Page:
I would never profess to understand everything about God and His relationship with the world. But I believe when we read things and think about things we naturally exercise reason. We try to understand things. So, for instance, if I said to you “Every three monster eats red with effort” you’d say I was talking nonsense. You can’t rationalise the sentence. Well, for whatever reason, the sentence “God is in control of everything that happens” makes perfect sense to me, perhaps because I have deeply considered the nature of God and His attributes. It’s not easy to suppress or ignore what I believe to be true (what I understand and what makes sense to me).

      How can I commit to a Christian worldview if it doesn’t make sense to me? That would be a strange thing to do. Maybe it’s the right thing to do, but isn’t it a little like living a lie? I have tried to fully immerse myself in the Christian life, but the problems and contradictions seem to keep coming back up to the surface.

      Anyhow, please keep in touch, and if you ever feel like commenting on any posts or emailing me that would be great.

      Thanks for your kind words, and God bless you big time as well!!

      Steven

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  6. Hi, Stephen! My computer is having issues today… sorry, I must comment via my phone. Forgive me… I don’t believe I explained myself very well in my previous comment. Sigh. I just wish to explain again what I am fully convinced of—I believe that both God’s sovereignty and man’s free-will are 100% true. I see both in action… Thus, I don’t see this as an either/or proposition which can often lead to the logical fallacy known as a bifurcation. I only wished to note that the western world tends to see things linearally.

    In other words, what I’m suggesting is that this issue cannot be viewed in linearal terms. Thus, it isn’t a matter of being comfortable with something I don’t understand but rather of accepting that my culture’s linearal paradigm is inherently flawed when it comes to examining or reasoning about God and theology. I believe that although linearally the two ideas seem to contradict that they in fact are not in contradiction. If one looks at the full extent of either belief system unchecked by the other and if one were to try to follow first the one and then the other to its full ramifications without acknowledging the other idea, it would be easy to see how both must be 100% true as either idea/world view without the other results in a skewed and unlivable reality. Perhaps, you have been reading the works of modern atheists? It sounds as though you may have.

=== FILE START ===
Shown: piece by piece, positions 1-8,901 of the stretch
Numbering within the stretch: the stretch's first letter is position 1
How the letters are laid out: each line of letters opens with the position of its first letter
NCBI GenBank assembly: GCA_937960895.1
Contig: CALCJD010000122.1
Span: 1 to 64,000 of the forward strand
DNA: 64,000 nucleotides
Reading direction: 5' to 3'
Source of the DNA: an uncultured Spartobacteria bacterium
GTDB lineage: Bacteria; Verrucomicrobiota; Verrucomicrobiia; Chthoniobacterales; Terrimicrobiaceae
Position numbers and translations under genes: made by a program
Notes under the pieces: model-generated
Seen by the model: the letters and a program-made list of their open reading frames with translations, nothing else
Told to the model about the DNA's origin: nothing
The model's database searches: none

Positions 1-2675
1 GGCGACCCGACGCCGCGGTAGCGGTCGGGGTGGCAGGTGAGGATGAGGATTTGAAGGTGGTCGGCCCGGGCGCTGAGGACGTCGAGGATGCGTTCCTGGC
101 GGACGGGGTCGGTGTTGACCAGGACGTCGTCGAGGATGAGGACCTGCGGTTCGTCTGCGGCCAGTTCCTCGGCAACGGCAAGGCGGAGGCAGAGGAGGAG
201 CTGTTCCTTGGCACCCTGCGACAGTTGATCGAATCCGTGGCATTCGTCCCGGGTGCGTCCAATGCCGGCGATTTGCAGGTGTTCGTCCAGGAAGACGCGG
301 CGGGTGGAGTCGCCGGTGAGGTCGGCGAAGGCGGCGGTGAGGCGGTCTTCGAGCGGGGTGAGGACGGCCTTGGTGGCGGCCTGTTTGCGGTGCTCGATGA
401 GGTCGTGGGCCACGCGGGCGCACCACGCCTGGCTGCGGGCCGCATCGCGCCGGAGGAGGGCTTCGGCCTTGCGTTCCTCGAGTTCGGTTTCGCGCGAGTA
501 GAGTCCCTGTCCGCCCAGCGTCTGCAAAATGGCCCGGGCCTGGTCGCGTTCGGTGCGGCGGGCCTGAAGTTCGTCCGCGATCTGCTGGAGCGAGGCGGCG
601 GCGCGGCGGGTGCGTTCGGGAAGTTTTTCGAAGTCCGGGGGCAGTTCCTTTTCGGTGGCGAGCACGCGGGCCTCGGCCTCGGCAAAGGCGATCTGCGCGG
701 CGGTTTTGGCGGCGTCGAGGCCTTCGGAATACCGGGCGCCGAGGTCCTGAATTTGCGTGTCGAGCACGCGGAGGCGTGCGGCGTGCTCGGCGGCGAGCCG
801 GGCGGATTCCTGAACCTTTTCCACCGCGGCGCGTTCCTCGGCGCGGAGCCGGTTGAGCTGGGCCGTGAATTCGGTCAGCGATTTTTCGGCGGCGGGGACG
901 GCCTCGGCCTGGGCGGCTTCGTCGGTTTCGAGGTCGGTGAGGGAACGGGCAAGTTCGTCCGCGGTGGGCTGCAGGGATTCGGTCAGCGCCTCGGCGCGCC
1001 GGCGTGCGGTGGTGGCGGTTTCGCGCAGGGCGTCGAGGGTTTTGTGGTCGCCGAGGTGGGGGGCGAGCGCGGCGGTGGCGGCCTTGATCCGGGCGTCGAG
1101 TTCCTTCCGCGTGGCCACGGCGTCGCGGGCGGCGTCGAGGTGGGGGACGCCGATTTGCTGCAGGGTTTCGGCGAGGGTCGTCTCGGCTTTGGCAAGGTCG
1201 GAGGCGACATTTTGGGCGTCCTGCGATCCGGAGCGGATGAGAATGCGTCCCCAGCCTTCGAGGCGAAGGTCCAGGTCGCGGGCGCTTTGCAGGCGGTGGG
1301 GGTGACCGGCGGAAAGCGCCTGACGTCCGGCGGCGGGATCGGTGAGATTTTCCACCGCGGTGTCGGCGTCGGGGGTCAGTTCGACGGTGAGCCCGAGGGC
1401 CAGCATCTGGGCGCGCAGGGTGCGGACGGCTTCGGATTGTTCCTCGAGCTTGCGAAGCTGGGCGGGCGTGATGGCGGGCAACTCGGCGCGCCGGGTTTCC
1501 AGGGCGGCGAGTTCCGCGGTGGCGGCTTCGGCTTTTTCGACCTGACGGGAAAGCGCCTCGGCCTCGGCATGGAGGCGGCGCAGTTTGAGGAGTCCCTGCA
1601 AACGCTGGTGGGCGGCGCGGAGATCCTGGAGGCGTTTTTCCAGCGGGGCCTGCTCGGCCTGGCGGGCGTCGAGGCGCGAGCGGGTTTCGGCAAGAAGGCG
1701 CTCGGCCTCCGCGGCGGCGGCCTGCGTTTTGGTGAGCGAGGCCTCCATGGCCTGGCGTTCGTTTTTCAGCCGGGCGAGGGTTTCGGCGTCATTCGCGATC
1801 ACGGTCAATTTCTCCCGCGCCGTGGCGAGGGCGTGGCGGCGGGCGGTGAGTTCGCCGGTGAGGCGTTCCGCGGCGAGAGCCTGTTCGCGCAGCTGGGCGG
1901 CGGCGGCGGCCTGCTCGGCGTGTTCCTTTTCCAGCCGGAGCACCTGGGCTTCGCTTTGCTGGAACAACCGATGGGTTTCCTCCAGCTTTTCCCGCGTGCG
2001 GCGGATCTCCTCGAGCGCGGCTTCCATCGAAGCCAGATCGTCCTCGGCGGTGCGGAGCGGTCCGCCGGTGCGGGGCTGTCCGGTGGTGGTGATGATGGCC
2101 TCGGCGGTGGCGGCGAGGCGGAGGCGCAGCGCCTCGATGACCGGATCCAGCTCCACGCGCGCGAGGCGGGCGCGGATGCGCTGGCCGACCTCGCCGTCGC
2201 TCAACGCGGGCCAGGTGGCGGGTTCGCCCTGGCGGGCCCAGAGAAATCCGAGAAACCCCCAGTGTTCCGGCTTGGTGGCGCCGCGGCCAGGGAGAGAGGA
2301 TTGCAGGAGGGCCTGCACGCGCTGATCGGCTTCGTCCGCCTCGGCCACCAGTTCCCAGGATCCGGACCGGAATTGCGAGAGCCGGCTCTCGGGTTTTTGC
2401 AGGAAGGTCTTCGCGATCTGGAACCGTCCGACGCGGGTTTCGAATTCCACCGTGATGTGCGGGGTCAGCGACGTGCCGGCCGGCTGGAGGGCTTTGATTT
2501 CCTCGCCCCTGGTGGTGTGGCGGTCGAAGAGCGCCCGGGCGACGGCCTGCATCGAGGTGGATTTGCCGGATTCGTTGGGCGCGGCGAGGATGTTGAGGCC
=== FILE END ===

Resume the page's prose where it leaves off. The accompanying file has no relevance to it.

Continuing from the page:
I obviously don’t know you and so I don’t know exactly what your full thinking is (when I have a moment, I will read more as you suggest) but it may be that you are only looking at one theological system and concluding that if you can’t accept everything in that system that you have difficulty with Christianity. However, systematic theology is man’s way of organizing his understanding of God. Systematic theology is helpful but should not be placed on equal footing with Scripture or God. And quite honestly, each of the various systems, including Calvinism, has it’s own problems. Please do not judge the Word, God and Christ-Following on the basis of questions you have with humanity’s feeble attempts to systematize the teachings in God’s Word. Such systems by their very nature must over-simplify. That’s what systems do. But I believe God is supernatural and thus He cannot be placed in a systematic box that has been created by natural man in his attempts to quantify and qualify the supernatural. That was what I was trying to suggest in my previous comment. I hope that makes more sense now. 🙁

    Yes, I do think you would thoroughly enjoy CS Lewis as well as Josh McDowell… you are probably already familiar with Ravi Zaccharias, I suspect. All are brilliant defenders of Scripture. I thoroughly enjoy each. Like you, I have a background in Bible and theology…In fact, I have a degree in both Bible and Theology as well as in Mass Communications/journalism (thus, I tend to ask a lot of questions). I also have a masters degree in Literature and education; I am a former teacher, former journalist, wife of a former pastor now tent-maker, and daughter of a prominent (although dead now) scientist. I am now an artist. In addition, I am a stage 3 cancer survivor who cared for her mother who died of cancer. And so, you better believe that I have asked a lot of questions along the way. All this to say, I have tremendous empathy for your journey and for your questioning heart.